Vintage Rainbow Patina'd Copper DropsNow lets talk about imperfections… What??

The quest for impeccable, flawless, immaculate jewelry is for people who should just buy machine made. Yes, we want to chose beads that are the best quality, and we want to use outstanding findings, wire and stringing materials… but it can be a bit ridiculous. Recently I noticed a person carefully culling a tray of vintage beads. They were German 1950-ish and had a funky shape to them, with a hole at each end like a connector. The style of bead is called a porphyry, where the glass is clear, and then there are usually two colors (one of which is usually opaque white) and those two colors are injected into the bead while the glass is still in a semi-molten stage. This makes a swirl inside the bead and each one is a little different. She was eliminating the ones that weren’t perfect.

 

Two piles of beads

I hovered. She asked my opinion on the two piles. For the one that was “perfect” I said, “Dull.”  For the one that was “imperfect” I said, “Character”. She scowled at me. I just figured, well...take the ones that you feel are perfect, and leave the others for someone who will enjoy their unique qualities. A bead that isn’t symmetrical isn’t flawed...its just a different shape. In my head I was thinking: That girl is going to go home and make the most boring jewelry known to man. :-)  It reminded me of another time I came across an old bag of stuff at a junk sale here in California. This store had all kinds of stuff, and a fellow beader tipped me off that there were beads to be unearthed. The bag contained about 150 quarter sized 1920’s nail heads, black in color and hexagonal in shape. The designers initials were on the back stamped into the glass, and the front had an intaglio honey pattern all over it. Really different. I was thrilled, but the other beader I was shopping with told me to toss the bag back onto the pile and look for real beads, like crystals. She said it was the small chips and imperfections that made them ugly to her. I told her in humor that it was that comment that made her ugly to me, and she’s reminded me of that comment since and uses it as an excuse to tell me that my bead taste is that of stinky cabbage soup (which I also like, ironically). To each his own. But I think I got the better beads.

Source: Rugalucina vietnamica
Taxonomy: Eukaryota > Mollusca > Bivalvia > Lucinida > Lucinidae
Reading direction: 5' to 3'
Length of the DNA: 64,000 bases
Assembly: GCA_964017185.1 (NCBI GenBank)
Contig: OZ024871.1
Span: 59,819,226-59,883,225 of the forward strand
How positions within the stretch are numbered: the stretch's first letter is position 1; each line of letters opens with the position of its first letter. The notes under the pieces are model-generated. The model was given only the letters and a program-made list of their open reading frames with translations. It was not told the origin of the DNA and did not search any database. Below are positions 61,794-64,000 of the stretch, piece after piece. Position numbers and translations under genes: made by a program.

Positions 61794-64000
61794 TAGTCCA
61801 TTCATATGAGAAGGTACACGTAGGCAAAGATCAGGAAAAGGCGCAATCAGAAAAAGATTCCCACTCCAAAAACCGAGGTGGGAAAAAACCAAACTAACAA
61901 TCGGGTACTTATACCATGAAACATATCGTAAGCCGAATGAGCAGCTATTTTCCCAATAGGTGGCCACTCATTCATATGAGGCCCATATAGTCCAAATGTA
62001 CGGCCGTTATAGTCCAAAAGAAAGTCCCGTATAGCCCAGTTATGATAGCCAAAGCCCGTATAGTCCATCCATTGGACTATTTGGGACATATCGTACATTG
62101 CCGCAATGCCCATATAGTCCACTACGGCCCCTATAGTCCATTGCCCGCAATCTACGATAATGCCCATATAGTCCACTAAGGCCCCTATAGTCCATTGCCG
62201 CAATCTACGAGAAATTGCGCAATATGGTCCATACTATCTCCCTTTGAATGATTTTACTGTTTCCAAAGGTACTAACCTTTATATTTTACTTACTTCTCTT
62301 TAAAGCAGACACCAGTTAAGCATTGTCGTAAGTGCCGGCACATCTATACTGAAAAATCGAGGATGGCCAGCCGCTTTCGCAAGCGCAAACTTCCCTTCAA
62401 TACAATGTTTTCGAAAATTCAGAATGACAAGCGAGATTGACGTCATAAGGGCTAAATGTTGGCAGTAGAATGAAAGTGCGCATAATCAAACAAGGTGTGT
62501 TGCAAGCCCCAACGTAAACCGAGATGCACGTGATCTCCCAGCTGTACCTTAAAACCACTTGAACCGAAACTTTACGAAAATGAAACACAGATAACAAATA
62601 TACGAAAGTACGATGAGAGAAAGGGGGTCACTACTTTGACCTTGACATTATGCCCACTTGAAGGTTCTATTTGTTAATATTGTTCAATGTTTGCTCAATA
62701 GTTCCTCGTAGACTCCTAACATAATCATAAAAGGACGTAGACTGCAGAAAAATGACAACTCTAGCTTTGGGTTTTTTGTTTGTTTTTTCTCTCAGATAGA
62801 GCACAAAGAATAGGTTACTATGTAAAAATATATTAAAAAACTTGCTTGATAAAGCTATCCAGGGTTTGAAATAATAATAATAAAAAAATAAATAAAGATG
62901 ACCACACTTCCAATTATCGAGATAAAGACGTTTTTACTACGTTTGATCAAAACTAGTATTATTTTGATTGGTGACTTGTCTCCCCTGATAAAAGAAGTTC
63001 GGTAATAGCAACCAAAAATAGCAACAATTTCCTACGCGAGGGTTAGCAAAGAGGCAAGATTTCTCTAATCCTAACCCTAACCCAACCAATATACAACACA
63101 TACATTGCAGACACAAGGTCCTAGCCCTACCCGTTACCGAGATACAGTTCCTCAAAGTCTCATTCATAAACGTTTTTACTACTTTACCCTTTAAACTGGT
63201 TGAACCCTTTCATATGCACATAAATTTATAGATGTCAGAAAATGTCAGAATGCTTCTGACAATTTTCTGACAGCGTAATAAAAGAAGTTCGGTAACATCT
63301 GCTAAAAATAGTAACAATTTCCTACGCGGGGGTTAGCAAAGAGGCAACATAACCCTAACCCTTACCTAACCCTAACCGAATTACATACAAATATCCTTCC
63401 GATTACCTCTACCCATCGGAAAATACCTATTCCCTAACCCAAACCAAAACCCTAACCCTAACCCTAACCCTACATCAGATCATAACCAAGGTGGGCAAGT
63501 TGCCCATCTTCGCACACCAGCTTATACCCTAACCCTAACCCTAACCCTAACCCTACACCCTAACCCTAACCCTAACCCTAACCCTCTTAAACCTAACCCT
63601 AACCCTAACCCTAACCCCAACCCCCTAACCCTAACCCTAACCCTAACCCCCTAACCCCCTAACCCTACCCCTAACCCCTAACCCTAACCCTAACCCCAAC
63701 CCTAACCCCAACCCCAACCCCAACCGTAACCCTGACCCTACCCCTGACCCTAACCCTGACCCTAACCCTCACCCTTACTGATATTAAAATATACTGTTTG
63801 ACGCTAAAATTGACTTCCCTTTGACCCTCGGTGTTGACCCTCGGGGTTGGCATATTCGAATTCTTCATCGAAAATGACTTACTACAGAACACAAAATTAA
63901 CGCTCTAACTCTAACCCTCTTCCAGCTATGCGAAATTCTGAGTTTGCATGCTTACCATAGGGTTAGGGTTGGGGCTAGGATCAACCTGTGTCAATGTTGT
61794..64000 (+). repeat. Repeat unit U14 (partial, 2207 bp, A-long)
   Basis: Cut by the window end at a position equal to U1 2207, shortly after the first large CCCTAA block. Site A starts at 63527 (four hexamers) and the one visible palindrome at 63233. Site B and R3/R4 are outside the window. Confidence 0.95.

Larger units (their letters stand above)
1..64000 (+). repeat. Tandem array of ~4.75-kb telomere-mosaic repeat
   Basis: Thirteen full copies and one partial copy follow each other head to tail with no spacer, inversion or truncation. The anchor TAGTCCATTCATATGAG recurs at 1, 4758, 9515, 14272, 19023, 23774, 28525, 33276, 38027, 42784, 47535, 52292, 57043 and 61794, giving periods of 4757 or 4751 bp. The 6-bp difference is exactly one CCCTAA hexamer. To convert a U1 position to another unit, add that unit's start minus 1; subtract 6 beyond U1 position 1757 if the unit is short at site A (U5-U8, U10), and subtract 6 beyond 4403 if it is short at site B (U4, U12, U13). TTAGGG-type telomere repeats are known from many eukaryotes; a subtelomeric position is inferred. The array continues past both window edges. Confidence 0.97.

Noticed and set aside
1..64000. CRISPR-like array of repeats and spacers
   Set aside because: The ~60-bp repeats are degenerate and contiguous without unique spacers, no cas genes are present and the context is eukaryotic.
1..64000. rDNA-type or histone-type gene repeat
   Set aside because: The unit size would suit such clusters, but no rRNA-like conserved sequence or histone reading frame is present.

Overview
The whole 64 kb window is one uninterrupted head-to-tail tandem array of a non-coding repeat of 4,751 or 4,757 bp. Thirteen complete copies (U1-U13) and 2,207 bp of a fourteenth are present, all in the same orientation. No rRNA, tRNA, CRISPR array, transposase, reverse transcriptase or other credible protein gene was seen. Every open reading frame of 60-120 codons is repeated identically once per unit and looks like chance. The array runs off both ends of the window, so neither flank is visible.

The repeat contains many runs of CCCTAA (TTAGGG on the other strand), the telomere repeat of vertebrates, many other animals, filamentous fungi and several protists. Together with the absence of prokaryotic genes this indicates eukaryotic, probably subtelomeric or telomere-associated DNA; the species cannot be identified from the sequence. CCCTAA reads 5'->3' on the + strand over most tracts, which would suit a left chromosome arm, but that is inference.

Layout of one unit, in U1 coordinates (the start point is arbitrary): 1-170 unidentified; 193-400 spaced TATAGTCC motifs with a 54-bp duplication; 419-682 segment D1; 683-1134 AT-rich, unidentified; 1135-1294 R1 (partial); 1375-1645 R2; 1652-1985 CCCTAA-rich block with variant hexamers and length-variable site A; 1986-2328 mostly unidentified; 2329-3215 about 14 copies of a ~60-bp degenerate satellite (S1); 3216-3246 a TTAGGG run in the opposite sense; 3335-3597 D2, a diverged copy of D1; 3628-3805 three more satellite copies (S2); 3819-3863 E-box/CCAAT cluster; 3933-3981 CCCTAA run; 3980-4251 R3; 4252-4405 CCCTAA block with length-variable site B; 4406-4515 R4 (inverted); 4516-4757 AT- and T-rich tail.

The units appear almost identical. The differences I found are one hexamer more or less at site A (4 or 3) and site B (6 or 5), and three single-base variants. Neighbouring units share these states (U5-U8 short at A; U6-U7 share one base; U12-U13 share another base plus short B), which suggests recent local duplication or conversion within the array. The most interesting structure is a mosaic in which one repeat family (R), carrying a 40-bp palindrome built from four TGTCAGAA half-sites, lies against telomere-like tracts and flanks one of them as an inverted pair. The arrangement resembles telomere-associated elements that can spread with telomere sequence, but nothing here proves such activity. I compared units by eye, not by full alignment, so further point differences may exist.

Nikki Blanchard: Black Diamond Sandblasted PendantThe mark of handmade

Hand crafted beadwork shows the mark of the maker. In the way you hold your pliers, bend or twist metal, or in the way your tension is when you weave seed beads… the way you choose to knot, crimp or tie off your ends. AND… what about when a piece of jewelry becomes slightly “flawed” over time. A bead chips or God forbid: patina forms! Oh NO! I ask you: Does the art world throw away Venus because her arms fell off? No. How about the Sphinx without a nose. Do we toss him into the recycle bin? Ok, I’m getting silly, but you know what I mean. Vintage beads at times have scratches, chips, dings, dents and I believe many of you would agree that it gives that bead character. Yes? So what am I getting to here?

 

Be open minded when buying your vintage pieces. They’ve been around the block and have earned their state of being due to primitive practices, bumpy travels or the passage of time. Enjoy them for what they are.

 

“Old things have their own thumbprint. They’re a testimony to time and how time changes. We need to recognize and appreciate them for what they are. Old things are special. And I should know. I’m 91.”  Bob Pattesfield, smiling museum curator